Confessions of a zero waste sceptic

So I’ve been threatening to write something about the whole “zero waste” concept for a while. I wrote a piece for The Finest Example, a really great writers’ blog of creative collaboration, hosted by one of my favourite bloggers and writers, Peter Wyn Mosey Link to my article is here – it was fun to write and contains another Gruffalo reference, for those of you who remember my Terracycle post.

Essentially, the whole zero waste concept probably irrationally annoys me because of the way people have made it an aspirational, Instagrammable thing (and I’m a bit jealous of all the eco-blogs which are more successful than mine and look prettier and have ad revenue…) There are lots of useful zero waste groups on Facebook, where helpful information is shared, but they all have this propensity to descend into ridiculous bickering and one-upmanship. It usually goes like this:

“I found this great plastic free thing!” Often it’s a straw, so let’s use that example – “zero waste” straw options include paper, bamboo, glass, metal, silicone, pasta… endless possibilities. Half a million plastic straws are used across the world every day, so plastic-free options must be a good thing, right?

“Why do you need to use a straw anyway, are you a child? Just sip from a cup like a grown-up!”

Cue – flurry of posts about this being an ablist position and reminding us that a lot of disabled people need to use plastic straws. Some more posts about choice and how we all have vices and use stuff which is technically unnecessary to our basic survival sometimes (personally I don’t use straws but for a lot of people, it’s what makes life fun, apparently). Some more posts about the people who have died in metal straw-related injuries (this is a real, very rare but genuinely tragic story). Yet more posts about how stopping using plastic straws is a drop in the ocean (literally), and we should actually be giving up eating fish, as 20% of ocean plastic waste is from fishing equipment. (I’ve also read 46% in other places; how this can possibly be calculated accurately across the whole planet, I have no clue.)

Some of these debates get really vitriolic, and it honestly gives me playground flashbacks of nasty bullying girls making you feel like no matter what you do, it will never be good enough, and you won’t ever fit into the cool gang of eco-people who are “properly” zero waste. I’m sure this trigger isn’t universal and possibly says more about me than it does about them, but I’m sure I’m not entirely alone in feeling this way.

I think the absolutist nature of the statement is the most problematic for me. It’s intimidating and exclusionary and frankly unhelpful and I honestly don’t think there is any such thing as zero waste – as I outline in the article linked above. If you replace your plastic bottles with glass, they look prettier and you get to take pictures of your zero waste kitchen for Instagram, but glass uses more energy to produce, it’s heavier to transport and the glass recycling process is extremely energy-hungry. There’s a footprint to anything and everything we use and everything we do, every single day.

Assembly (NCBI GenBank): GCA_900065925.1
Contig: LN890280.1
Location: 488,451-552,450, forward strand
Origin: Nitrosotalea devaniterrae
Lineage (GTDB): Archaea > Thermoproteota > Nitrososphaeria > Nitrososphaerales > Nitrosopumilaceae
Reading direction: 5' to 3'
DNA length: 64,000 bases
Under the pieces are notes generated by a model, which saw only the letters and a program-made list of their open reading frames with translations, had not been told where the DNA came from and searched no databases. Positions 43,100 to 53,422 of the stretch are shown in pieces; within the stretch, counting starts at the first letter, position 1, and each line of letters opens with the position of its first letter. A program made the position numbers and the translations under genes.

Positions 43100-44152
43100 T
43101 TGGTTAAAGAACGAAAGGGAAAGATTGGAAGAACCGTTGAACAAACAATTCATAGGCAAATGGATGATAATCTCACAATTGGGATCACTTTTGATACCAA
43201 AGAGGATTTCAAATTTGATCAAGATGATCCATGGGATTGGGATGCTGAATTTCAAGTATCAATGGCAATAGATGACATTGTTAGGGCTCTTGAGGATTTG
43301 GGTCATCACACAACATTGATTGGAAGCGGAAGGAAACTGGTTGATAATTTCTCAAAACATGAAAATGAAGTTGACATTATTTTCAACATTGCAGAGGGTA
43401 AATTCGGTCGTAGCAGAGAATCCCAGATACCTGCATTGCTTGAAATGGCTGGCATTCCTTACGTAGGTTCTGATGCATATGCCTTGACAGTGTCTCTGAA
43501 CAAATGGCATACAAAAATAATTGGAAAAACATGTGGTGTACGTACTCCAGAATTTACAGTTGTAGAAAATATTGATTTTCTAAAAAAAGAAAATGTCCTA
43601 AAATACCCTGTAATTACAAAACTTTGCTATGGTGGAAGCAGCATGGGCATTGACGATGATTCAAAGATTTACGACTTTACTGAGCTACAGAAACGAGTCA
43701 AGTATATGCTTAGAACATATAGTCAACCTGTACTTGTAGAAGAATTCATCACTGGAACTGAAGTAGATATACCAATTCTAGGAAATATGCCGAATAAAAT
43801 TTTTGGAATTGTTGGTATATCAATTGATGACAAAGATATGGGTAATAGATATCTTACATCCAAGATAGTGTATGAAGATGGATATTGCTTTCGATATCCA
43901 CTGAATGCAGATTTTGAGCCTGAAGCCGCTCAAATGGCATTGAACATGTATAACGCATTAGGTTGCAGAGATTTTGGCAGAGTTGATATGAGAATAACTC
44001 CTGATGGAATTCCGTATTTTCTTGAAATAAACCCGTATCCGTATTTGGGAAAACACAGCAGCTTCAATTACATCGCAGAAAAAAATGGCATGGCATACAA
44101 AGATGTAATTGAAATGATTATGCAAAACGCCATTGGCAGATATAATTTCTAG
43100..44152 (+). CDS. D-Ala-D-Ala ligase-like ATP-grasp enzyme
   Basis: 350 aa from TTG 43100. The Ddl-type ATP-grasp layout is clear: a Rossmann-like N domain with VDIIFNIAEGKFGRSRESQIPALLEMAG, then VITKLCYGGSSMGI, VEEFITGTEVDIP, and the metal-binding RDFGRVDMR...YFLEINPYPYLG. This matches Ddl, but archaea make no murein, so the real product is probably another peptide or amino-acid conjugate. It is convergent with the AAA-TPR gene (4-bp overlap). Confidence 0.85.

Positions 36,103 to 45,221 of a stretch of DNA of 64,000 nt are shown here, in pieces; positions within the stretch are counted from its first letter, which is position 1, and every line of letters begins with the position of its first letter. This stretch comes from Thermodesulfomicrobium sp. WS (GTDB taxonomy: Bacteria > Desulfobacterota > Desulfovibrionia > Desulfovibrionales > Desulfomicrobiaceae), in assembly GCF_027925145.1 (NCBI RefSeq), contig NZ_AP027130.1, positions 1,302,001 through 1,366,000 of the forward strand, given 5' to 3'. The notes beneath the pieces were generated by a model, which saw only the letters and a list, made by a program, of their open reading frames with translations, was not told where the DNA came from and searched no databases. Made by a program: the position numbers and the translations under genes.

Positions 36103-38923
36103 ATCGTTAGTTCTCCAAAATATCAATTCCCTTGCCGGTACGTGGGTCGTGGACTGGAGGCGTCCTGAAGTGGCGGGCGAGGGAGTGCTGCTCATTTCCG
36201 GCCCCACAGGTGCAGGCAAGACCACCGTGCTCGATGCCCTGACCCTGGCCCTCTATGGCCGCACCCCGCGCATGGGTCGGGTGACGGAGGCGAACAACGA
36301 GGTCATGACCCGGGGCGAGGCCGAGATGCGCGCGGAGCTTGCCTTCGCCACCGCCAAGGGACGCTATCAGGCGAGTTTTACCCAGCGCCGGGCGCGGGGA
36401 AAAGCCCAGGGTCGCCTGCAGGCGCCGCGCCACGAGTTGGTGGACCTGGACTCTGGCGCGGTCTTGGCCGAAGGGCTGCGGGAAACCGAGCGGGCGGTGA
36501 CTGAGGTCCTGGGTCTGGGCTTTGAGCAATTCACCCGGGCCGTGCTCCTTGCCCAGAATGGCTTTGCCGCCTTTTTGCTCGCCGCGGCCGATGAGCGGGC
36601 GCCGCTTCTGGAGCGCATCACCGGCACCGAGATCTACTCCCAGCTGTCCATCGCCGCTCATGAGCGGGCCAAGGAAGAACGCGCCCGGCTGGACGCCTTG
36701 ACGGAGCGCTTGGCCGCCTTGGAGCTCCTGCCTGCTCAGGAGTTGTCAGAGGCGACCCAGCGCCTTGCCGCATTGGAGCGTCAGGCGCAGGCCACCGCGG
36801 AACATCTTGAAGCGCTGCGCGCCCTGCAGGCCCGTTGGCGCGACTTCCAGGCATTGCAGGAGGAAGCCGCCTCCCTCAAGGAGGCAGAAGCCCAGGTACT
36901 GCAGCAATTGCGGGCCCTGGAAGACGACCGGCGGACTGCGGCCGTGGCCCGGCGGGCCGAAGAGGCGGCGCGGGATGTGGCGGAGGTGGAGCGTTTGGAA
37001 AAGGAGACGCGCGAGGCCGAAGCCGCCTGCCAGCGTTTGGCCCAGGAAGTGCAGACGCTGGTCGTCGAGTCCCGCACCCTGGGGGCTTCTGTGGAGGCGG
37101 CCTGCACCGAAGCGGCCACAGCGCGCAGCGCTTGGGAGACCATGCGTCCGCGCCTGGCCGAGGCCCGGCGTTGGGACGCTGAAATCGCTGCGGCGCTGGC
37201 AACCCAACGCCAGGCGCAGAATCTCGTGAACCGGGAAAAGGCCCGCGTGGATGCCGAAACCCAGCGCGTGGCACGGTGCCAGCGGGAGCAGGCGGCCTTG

I thought about this earlier in the week as I sat with my husband at a concert of Beethoven symphonies at the absolutely amazing Southbank Centre. Tickets to this were my “zero waste” Christmas gift to him. But then I thought about the carbon footprint of 1000 people travelling into central London, of the power supply and heating for the auditorium, all the (presumably) single use plastic cups we were drinking our wine out of during the interval, the programmes given out for free on the door, the e-tickets I had to print out… Then I thought about all the “experience” gifts that people suggest buying for children as “zero waste” gifts, instead of the ubiquitous plastic toys. None of these will be without a carbon footprint of some kind.

So the concept of zero waste is massively flawed in my view (like any absolutist position really – any sentences that involve the words “you should always” or “you should never” make me suspicious in principle). Shoot me if you like, but I prefer “low waste” as a label, and a wider and more far-reaching view of the world than simply aspiring to be plastic-free.

Speaking of which… remember the great deodorant experiment? In which we compared the longevity and effectiveness of a £7 “natural” deodorant vs. a £1.99 “conventional” one – available in supermarkets, plastic packaging of questionable recyclability. Findings as follows: the natural deodorant I chose wasn’t really up to the job all summer long. I kept going with it for a good while, but felt pretty anti-socially aromatic at times. I reverted to my spare plastic one after my mother very politely informed me that I was extremely smelly (I had just been to the gym, to be fair). But now that one is used up so I’m in a bit of a quandry. I want to use up the natural one before I try another brand (otherwise it’s not really very zero waste at all, is it, boys and girls?), but I also want to keep my friends. So. I’ll keep you posted.

Coming up later in the week – how to “green” your cat. I’m sure he will still love me, no matter how bad I smell.

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1 Comment

  1. Can’t wait to read your article on The Finest Example. It is hard to be 100 percent into anything but there are things as you point out that are pretty easy. We have stainless steel straws that come in a pretty case fold up and take hardly any space in your pocket or purse. I am excited to read about the green cat. Nice work! Love 💕 Joni

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